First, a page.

The spicy tang of horseradish perfectly offsets the richness of a hearty rib roast.
1 Chairman’s Reserve® bone-in beef rib roast (4 ribs, about 9 pounds), chine bone removed, rib bones Frenched, if desired
Coarse (kosher) salt
1 teaspoon freshly ground black pepper
2 garlic cloves
2 tablespoons Dijon mustard
2 tablespoons finely chopped fresh thyme
One 16- to 15-ounce container sour cream
3 tablespoons prepared horseradish, well drained
2 tablespoons finely sliced chives
1 cup canned reduced-sodium beef broth
- Preheat oven to 350ºF. Tie roast vertically between bones in three places. Season roast with 1 teaspoon salt and pepper, mainly on the two cut sides. Finely chop garlic on chopping board. Sprinkle with 1 teaspoon salt and smear and chop into a paste. Scrape into small bowl, add mustard and thyme, and stir well. Smear over fat cap of roast.
- Meanwhile, make sauce: In medium bowl, combine sour cream, horseradish, and chives. Cover and refrigerate until ready to serve.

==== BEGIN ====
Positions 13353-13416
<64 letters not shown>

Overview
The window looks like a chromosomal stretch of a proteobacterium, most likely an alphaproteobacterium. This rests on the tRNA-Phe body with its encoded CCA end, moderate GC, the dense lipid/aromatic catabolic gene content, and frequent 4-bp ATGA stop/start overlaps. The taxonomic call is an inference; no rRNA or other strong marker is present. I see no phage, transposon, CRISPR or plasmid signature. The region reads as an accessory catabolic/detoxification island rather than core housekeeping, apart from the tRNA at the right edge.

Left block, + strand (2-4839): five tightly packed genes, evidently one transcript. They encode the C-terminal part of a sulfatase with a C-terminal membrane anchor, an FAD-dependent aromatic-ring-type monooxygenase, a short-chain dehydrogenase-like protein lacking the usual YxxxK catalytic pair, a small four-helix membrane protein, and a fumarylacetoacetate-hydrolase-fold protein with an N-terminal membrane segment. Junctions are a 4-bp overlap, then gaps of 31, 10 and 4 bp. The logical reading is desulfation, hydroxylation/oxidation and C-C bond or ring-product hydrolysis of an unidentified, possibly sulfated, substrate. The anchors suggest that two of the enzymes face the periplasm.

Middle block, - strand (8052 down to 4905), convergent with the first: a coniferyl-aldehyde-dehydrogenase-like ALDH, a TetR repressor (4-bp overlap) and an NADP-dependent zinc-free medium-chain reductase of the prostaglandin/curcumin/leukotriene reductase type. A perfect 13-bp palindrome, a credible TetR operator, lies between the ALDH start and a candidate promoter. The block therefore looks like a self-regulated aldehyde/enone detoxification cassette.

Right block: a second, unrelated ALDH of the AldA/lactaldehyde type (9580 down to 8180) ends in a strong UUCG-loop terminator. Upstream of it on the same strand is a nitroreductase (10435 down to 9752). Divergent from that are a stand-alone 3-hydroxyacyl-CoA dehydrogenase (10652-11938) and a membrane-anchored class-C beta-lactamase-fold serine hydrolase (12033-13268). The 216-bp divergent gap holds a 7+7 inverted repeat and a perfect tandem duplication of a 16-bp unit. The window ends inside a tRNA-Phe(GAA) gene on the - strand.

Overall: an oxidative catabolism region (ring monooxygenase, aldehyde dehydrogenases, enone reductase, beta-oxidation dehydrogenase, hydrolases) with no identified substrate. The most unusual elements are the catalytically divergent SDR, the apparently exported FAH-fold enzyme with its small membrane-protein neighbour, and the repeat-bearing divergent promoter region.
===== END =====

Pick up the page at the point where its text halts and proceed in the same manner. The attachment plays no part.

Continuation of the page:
- Place roast, fat side up, on meat rack in shallow roasting pan. Do not add water or cover. Roast until instant-read thermometer inserted into center of roast (not resting in fat) reads 135ºF for medium rare, 2 ¾ to 3 hours. (For medium, roast until thermometer reads 145ºF, about 15 minutes more.) Remove from oven and transfer to carving board. Let stand 15 minutes—roast temperature will rise 5º to 10ºF during this period.
- Pour out and discard fat from roasting pan. Place pan on stove over medium heat. When sizzling, add broth and bring to a boil, scraping up browned bits in pan with a wooden spatula or spoon. Keep warm over very low heat. Just before serving, pour into sauceboat.
- Carve roast and serve with jus and sauce passed on the side.
For a special presentation, ask your butcher or meat retailer to French the roast’s bones, a process that removes the fat and lean between and around the bones for extra visual appeal. To do this at home, place the rib roast so the bones and the fat side are facing up. Using a flexible sharp knife, make a long cut across the bones about 2 inches from the end (or even more, if you want more bone showing). Cut between each of the bones, down to the cut line, removing the meat between the bones. (Discard the meat or save for another use.) Use the knife to go back and scrape and clean around each bone.
Serving suggestion: Roasted potato wedges, asparagus spears